When to use a self-signed certificate with Exchange Server 2007

Microsoft's self-signed certificates allow Exchange Server 2007 organizations to secure communications out of the box. But is this the right certificate for you? This tip will help you weigh the options between using a self-signed certificate or a commercial certificate to secure Outlook, Outlook Web Access (OWA) and Exchange-based mobile devices.

You must have an X.509 certificate to use SSL encryption on an Exchange 2007 server. While this may not seem like a big deal, it can deter smaller organizations from encrypting Outlook Web Access (OWA) because it can be too expensive or difficult to deploy.

Microsoft provides a self-signed certificate for use with Exchange Server 2007 that allows organizations to secure communications out of the box. But should you use a self-signed certificate?

If an organization hasn't used SSL encryption and doesn't intend to deploy SSL encryption due to the cost or complexity, then I recommend using self-signed certificates. This will allow the organization to achieve a higher level of security than before -- without any additional expenses or extra work.

If you're using SSL encryption, it's acceptable to use a self-signed certificate on internal back-end servers. However, I recommend using standard commercial X.509 certificates for all other back-end servers. This is because Outlook and OWA clients who attempt to access mailboxes from outside the network receive a warning message stating that the certificates are invalid. Additionally, Windows Mobile users cannot receive mail on their mobile devices if the connection is encrypted with a self-signed certificate.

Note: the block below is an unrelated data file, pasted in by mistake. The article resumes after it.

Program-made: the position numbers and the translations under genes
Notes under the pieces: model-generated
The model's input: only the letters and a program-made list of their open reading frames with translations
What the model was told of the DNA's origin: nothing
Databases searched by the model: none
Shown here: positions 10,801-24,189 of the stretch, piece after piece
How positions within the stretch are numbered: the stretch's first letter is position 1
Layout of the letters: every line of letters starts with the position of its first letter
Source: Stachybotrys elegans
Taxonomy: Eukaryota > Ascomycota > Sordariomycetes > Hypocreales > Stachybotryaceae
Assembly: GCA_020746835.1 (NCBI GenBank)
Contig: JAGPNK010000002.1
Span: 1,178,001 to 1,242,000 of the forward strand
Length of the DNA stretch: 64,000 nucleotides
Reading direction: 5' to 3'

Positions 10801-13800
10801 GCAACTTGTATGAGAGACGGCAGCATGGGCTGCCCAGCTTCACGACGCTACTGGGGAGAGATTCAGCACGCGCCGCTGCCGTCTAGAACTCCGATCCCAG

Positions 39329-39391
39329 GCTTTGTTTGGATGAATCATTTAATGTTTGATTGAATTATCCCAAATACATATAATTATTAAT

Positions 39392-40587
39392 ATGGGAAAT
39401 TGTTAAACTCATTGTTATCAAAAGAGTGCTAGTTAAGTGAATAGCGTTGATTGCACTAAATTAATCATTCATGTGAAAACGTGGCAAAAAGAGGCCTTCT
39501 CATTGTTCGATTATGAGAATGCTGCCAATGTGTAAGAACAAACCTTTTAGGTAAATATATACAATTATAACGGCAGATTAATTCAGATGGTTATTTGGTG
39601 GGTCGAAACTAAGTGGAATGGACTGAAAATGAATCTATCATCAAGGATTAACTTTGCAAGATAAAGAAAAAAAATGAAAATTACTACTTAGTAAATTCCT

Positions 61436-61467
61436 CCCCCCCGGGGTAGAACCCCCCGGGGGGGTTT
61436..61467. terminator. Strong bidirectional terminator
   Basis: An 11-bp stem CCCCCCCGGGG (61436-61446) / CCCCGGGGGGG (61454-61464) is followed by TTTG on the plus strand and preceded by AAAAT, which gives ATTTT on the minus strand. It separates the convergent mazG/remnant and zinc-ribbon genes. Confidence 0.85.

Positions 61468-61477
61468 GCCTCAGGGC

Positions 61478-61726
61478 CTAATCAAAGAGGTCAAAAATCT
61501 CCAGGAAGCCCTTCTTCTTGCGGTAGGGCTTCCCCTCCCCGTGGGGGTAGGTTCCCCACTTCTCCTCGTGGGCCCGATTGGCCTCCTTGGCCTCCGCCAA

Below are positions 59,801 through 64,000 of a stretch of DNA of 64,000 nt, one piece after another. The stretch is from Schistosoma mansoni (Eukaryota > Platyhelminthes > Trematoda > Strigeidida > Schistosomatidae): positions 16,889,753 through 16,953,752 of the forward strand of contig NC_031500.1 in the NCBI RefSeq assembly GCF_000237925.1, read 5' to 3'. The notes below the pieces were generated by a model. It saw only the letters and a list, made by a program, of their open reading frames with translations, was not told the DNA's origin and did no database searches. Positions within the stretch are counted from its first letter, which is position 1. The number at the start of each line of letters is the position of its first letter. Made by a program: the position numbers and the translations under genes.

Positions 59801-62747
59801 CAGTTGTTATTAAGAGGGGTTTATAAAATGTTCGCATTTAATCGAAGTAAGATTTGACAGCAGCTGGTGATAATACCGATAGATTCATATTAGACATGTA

Although Microsoft allows you to create your own enterprise Certificate Authority (CA), non-domain members won't trust you or the enterprise CA. Therefore, I recommend using a commercial certificate. You'll have to download the required certificate chain to enable these machines to trust your enterprise CA.

But the average user doesn't know how to do this. And even if he did, he probably wouldn't have the rights to install a certificate on a public Internet kiosk in order to access OWA. Using a well-known, commercial certificate guarantees that the certificate will be accepted.

This is also an important consideration for mobile users. It's possible to deploy an internal certificate chain to a Windows Mobile device, but doing so on a large scale can be labor intensive. Problems can also occur if users attempt to access their mailboxes on mobile devices running legacy or non-Windows operating systems.

Select the best commercial certificate

If you decide to use a commercial certificate, you must determine which type is best. Keep in mind that not all X.509 certificates are created equal. The rule was to use one certificate for each host name, but using this technique with Exchange 2007 can be expensive. You may have separate host names OWA, the Autodiscover Service and your mail gateway.

One solution is to use a wildcard certificate, which is typically valid for an entire domain as well as subdomains.

Reminder: Windows Mobile devices prior to Windows Mobile 6 do not support the use of wildcard certificates.

Another option is to use Subject Alternative Name certificates, which allow you to specify a host name and include a list of alternate host names. However, these certificates can be more expensive than a standard X.509 certificate and more complicated to deploy. Additionally, older security software such as ISA 2004 doesn't support the use of Subject Alternative Name certificates.

About the author: Brien M. Posey, MCSE, is a five-time recipient of Microsoft's Most Valuable Professional (MVP) award for his work with Exchange Server, Windows Server, Internet Information Services (IIS), and File Systems and Storage. Brien has served as CIO for a nationwide chain of hospitals and was once responsible for the Department of Information Management at Fort Knox. As a freelance technical writer, Brien has written for Microsoft, TechTarget, CNET, ZDNet, MSD2D, Relevant Technologies and other technology companies. You can visit Brien's personal website at www.brienposey.com.

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This was first published in September 2009

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